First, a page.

Surf culture went mainstream in the 80s, professionalizing a counterculture sport and attracting major sponsorship deals. However, the free spirits riding this wave weren’t all full of peace, love, and empathy. Beneath the surface was a murky world of archaic male egos and bigotry.
Women were paid a tenth of the prize money, pressured to compete in bikinis and relegated to holding professional contests during mens’ lunch breaks. Girls Can’t Surf shares the untold story of a ragtag bunch of inspired, renegade Australian, American, and South African women surfers who battled against inequality, homophobia, and chauvinism of their fellow sportsmen, sponsors, and institutions. As the sea ebbed and flowed, so did their struggle, fortunes, and notoriety of these pioneering surfers, but nothing kept these radical women from catching their own waves.—Luke Moody
It seems to be the year for documentaries that go beyond the dry retelling of someone’s life and Harry Chapin: When in Doubt, Do Something vibrates with the warmth and charm that was this remarkable singer-songwriter’s life. Chapin’s ability to create great songs that told insightful defining stories (“Taxi,” “A Better Place to Be”) made him a household name, with “Cat’s In The Cradle” (written with his wife, Sandy) being his most memorable. Director Rick Korn traces its cultural impact from DMC to Bruce Springsteen to The Simpsons to Modern Family. The song is as relevant now as the day it was written. Chapin is revealed to be not only a musician but also an effective advocate for ending world hunger. Co-founding WhyHunger, a global non-profit organization active to this day, Chapin performed over half of his concerts for no profit so that the box office proceeds could go to the charity. A woke man who acted rather than merely talking a good game. It’s wonderful to have this remarkable man brought to life again.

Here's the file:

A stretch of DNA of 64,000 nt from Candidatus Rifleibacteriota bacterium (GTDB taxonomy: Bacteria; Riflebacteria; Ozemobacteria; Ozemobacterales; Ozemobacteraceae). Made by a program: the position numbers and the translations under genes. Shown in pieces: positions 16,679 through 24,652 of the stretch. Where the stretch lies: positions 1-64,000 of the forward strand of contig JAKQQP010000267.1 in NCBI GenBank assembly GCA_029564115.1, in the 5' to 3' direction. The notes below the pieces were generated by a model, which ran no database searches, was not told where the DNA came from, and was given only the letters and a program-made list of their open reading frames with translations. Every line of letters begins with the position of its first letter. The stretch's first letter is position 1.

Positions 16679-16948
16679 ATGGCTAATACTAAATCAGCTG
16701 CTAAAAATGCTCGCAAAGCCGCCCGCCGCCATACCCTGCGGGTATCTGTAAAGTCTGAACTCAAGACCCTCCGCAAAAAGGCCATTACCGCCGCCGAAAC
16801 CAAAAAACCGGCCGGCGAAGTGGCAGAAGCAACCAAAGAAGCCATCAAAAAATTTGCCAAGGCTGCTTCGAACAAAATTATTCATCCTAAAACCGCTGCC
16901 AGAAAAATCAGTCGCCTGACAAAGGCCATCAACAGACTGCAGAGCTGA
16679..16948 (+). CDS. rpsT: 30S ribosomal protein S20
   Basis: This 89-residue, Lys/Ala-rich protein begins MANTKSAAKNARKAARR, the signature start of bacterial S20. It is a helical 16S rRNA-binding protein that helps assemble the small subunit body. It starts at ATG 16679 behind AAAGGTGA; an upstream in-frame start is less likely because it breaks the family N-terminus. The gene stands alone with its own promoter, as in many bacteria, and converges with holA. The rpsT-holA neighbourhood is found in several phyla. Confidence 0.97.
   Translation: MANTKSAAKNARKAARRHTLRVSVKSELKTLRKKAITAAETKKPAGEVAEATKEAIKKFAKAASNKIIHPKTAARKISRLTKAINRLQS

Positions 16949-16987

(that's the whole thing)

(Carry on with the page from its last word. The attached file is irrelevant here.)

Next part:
Are robots going to take over the world and replace humans? Will your microwave be your best friend in the future? Or your worst enemy? Have you ever asked yourself these questions? If so, keep reading. If not, keep reading. iHuman, is a documentary thriller that explores the most powerful and far-reaching technology of our time – Artificial Intelligence. With a unique access to pioneers at the frontline of the AI revolution, it explores opportunities and challenges that it can bring and its impact on the global community. How is AI changing our lives? What role will play in the future? iHuman will give you real chills and perhaps encourage taking that technology-free weekend to the cabin you have always dreamt of.
Jukebox recounts the beginnings of the record industry. As you tap your feet and dance in your seat, you will discover in Jukebox: The American Dream, one of Quebec’s most remarkable figures of popular culture. In the mid-fifties, Denis Pantis, the son of a Greek immigrant, had a passion for rock ’n’ roll. He dreamed of becoming the next Elvis but instead became the most important record producer of the 1960s. Jukebox retraces the steps of the man nicknamed the “King of the 45 record.” A new generation of stars, producers, musicians and lyricists emerged around him, forming together an “independent” record industry unlike any other in the world. Due to Pantis’ contributions to work Quebec-made records sold more than American and European records combined: this was the other great accomplishment of 1967, the year of Expo.